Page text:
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N. Nezhdanova (Columbia U. and Maria Mitchell Obs.), B. Holder (U. of Texas, Austin), V. Strelnitski (Maria Mitchell Obs.)
We perform numerical simulations to determine the regime of amplification (i.e. saturated or unsaturated) for water masers in regions of star formation. Both the velocity distribution and the spatial distribution of masers in these regions are characterized by power law scaling. We compare VLBI maps of the masers with numerical simulations of maser amplification in a medium characterized by these distributions. First, we create a homogeneous, isotropic, Kolmogorov-type random velocity field in a box with 5123 grid points. The power law scaling of the spatial distribution is then imposed by canceling a part of the active cells, so that the remaining part occupies a random fractal set. Finally, the output maser radiation is calculated along columns parallel to the line of sight with the assumptions of either unsaturated (exponential) or saturated (linear) amplification. All realizations show that the high-gain unsaturated amplification creates only a small number of isolated hot spots at the output of the maser, with no self-similar clustering. Under the assumption of saturated amplification, however, the fractal structure is seen through all of the scales, down to the smallest groups of elementary cells. Additionally, we show that without the initial restriction to a fractal set neither amplification regime produces power law scaling of the output maser's spatial distribution. We argue that the observed VLBI maps of the masers are much better described by the case of saturated amplification. The 3-D fractal structure with low fractal dimension and the random, Kolmogorov-type velocity field used in this successful model are in agreement with the hypothesis (Strelnitski et al., ApJ 581, 1180, 2002) that water maser spots are connected to the intermittent dissipation sites of turbulence. This project was supported by the NSF/REU grant AST-0354056 and the Nantucket Maria Mitchell Association.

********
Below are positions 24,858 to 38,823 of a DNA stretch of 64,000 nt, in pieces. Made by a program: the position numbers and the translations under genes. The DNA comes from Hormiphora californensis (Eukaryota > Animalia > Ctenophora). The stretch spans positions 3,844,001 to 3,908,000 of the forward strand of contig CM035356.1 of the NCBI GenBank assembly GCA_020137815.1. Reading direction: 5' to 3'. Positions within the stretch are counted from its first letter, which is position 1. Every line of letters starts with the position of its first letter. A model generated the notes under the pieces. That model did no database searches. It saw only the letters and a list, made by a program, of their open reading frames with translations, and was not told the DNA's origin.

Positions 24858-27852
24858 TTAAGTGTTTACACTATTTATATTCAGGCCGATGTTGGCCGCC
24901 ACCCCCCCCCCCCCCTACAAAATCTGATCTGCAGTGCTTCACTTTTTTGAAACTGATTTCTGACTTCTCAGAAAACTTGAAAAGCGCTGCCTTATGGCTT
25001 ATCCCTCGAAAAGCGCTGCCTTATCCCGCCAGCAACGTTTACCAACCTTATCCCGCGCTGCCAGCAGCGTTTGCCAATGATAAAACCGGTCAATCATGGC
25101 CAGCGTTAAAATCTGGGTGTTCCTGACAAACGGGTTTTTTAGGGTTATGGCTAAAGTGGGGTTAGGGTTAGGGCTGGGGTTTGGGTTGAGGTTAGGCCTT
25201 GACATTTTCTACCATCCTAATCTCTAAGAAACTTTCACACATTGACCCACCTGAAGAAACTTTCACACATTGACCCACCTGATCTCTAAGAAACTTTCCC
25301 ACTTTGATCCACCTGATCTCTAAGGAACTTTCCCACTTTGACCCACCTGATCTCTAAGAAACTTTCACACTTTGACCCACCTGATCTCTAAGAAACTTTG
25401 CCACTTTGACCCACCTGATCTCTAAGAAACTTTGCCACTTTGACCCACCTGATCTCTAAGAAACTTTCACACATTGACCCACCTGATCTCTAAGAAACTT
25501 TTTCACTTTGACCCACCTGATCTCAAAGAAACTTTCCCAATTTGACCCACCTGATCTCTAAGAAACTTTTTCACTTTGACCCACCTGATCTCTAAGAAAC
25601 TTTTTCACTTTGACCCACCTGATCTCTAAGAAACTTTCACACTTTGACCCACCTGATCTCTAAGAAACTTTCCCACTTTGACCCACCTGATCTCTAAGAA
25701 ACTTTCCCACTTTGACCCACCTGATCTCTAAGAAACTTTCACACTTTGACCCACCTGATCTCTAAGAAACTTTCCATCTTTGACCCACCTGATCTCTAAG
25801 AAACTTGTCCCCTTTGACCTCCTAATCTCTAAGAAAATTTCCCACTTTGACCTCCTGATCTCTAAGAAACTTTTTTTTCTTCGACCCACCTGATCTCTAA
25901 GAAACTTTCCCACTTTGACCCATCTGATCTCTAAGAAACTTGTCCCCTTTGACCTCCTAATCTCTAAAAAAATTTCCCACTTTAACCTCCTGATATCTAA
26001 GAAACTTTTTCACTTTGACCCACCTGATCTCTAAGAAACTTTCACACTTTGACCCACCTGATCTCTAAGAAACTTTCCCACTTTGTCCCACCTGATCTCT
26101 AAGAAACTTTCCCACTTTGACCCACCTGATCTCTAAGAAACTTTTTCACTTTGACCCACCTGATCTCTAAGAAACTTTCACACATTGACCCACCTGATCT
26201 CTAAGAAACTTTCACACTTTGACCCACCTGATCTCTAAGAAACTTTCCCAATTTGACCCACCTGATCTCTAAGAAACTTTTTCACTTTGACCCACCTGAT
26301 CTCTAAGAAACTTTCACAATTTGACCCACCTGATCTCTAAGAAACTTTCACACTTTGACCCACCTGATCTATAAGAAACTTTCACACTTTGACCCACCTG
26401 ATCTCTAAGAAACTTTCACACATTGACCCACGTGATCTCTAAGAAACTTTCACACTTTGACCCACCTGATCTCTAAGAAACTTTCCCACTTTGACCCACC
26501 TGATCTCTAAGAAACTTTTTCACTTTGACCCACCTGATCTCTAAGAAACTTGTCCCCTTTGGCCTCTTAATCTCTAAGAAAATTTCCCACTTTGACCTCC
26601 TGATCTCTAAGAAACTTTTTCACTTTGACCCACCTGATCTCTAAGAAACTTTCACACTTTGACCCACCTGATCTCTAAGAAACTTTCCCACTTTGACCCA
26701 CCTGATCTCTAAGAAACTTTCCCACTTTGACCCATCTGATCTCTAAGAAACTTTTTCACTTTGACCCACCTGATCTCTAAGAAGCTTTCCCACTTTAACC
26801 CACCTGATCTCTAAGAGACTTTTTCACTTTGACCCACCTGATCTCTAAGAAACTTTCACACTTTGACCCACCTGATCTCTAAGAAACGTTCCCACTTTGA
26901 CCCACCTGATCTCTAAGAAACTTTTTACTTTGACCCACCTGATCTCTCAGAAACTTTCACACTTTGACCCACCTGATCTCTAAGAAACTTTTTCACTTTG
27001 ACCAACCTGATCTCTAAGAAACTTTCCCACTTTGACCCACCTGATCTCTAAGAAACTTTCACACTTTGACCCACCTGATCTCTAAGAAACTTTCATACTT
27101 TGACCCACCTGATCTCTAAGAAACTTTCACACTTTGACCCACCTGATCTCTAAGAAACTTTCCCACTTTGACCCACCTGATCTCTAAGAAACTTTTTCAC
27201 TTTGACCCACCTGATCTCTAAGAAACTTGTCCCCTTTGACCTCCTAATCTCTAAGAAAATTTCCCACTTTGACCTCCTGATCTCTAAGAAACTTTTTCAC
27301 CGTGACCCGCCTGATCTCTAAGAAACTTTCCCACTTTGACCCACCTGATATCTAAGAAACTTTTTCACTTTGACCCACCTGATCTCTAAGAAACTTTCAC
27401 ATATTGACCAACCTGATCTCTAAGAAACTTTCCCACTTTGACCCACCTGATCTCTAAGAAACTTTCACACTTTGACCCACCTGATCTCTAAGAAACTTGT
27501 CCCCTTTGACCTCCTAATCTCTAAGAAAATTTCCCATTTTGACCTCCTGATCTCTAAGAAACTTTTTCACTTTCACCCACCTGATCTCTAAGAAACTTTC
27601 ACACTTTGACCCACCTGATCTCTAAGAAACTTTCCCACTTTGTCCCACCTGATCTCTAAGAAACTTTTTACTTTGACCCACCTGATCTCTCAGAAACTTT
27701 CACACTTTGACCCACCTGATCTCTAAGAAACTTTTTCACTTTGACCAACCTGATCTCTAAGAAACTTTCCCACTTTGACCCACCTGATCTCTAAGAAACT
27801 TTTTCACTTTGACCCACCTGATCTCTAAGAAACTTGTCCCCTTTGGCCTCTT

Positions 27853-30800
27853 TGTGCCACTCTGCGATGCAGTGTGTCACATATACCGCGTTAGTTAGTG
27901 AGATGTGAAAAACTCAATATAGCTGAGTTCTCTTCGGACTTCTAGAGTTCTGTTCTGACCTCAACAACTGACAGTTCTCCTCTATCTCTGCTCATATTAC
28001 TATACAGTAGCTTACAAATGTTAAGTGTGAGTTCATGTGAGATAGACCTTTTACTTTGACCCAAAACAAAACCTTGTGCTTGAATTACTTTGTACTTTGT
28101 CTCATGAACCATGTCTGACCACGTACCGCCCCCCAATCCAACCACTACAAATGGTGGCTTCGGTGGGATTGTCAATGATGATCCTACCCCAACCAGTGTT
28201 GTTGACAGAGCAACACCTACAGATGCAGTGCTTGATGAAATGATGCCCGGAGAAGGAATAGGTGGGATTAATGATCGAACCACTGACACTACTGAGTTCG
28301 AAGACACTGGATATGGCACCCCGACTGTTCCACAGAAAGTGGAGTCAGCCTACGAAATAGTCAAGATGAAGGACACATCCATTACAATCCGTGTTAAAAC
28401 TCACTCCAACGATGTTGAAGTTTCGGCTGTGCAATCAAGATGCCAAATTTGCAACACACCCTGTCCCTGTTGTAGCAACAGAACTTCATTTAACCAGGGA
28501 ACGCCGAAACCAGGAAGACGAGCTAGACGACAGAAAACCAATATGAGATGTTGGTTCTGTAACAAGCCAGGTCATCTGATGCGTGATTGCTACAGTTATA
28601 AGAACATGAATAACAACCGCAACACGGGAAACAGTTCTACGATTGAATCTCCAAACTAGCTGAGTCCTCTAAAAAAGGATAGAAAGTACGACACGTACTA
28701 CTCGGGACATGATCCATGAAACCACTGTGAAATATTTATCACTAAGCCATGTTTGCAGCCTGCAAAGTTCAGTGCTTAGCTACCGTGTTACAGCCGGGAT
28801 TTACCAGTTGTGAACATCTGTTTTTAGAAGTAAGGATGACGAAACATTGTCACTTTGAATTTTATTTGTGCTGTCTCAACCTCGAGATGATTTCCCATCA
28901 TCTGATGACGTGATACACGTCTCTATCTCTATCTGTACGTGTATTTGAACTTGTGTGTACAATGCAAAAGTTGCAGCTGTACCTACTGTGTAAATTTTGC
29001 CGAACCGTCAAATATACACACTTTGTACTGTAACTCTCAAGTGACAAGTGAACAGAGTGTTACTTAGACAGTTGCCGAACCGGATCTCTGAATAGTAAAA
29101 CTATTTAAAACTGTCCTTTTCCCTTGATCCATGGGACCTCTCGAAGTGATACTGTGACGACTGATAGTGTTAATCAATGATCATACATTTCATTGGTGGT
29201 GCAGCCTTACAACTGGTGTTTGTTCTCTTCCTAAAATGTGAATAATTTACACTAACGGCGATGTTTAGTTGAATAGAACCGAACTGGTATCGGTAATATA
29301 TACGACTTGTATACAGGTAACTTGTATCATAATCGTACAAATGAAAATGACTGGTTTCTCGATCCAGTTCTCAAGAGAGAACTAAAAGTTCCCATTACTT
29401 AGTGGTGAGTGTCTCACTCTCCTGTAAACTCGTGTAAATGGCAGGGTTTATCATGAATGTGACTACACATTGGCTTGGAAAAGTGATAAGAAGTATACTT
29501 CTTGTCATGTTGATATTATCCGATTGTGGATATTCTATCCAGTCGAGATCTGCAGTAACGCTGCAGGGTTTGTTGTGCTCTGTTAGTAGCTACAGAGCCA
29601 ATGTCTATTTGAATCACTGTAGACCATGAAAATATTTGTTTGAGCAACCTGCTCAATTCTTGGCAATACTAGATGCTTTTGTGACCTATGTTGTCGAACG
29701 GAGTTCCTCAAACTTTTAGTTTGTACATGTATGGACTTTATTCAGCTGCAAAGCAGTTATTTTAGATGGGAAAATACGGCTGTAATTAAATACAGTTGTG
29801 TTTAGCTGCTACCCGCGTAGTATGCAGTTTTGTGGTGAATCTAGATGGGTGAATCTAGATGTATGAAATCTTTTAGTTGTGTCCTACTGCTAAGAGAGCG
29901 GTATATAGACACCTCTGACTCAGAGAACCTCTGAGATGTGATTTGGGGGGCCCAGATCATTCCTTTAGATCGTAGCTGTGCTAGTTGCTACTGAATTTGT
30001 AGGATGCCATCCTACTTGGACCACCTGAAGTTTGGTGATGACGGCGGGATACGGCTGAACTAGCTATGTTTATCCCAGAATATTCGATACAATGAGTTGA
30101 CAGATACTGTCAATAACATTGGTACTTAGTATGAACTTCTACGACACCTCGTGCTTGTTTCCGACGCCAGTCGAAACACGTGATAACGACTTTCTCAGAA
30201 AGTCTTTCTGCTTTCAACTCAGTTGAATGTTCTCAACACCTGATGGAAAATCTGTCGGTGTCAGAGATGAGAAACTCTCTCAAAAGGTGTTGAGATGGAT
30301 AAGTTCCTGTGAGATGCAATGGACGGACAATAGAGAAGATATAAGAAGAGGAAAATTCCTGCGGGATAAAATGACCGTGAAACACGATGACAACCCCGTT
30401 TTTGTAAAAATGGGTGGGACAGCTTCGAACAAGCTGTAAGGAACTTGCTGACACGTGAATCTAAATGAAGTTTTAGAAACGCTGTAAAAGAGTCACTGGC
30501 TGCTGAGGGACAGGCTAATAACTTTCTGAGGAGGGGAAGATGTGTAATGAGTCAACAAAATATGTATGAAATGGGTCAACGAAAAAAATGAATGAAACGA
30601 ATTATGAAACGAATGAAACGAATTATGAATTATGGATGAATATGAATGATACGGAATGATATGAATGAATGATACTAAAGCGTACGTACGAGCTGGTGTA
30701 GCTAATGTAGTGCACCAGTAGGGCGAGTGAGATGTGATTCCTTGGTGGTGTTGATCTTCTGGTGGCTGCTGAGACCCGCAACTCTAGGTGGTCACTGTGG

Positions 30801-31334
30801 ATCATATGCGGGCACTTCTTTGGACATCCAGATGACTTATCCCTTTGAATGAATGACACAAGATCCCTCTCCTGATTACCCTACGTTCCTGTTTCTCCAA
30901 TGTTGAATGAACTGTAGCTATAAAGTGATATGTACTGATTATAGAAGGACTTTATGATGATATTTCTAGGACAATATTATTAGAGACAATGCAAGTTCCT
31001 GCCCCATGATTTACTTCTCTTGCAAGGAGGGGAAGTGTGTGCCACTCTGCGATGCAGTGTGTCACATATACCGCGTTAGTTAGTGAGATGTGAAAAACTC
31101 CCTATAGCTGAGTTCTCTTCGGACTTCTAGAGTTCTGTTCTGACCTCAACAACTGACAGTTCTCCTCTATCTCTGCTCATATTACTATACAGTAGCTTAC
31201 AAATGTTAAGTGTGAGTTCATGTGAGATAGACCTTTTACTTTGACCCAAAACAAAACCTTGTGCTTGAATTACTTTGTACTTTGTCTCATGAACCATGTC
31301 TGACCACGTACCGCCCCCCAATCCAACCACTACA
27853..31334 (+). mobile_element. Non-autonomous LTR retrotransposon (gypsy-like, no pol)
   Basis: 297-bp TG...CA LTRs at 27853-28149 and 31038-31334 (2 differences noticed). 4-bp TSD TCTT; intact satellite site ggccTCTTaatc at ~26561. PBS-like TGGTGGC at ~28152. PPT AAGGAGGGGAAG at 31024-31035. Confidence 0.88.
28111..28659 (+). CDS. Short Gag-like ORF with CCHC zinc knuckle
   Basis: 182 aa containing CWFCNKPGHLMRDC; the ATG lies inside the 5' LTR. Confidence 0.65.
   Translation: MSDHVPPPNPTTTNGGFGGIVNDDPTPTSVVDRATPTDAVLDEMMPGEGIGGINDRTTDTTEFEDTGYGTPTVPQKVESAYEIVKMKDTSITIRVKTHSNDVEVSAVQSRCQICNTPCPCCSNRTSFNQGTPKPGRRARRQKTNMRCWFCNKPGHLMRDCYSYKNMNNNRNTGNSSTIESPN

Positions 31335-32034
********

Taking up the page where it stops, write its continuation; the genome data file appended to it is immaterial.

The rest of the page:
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Bulletin of the American Astronomical Society, 37 #4
© 2005. The American Astronomical Soceity.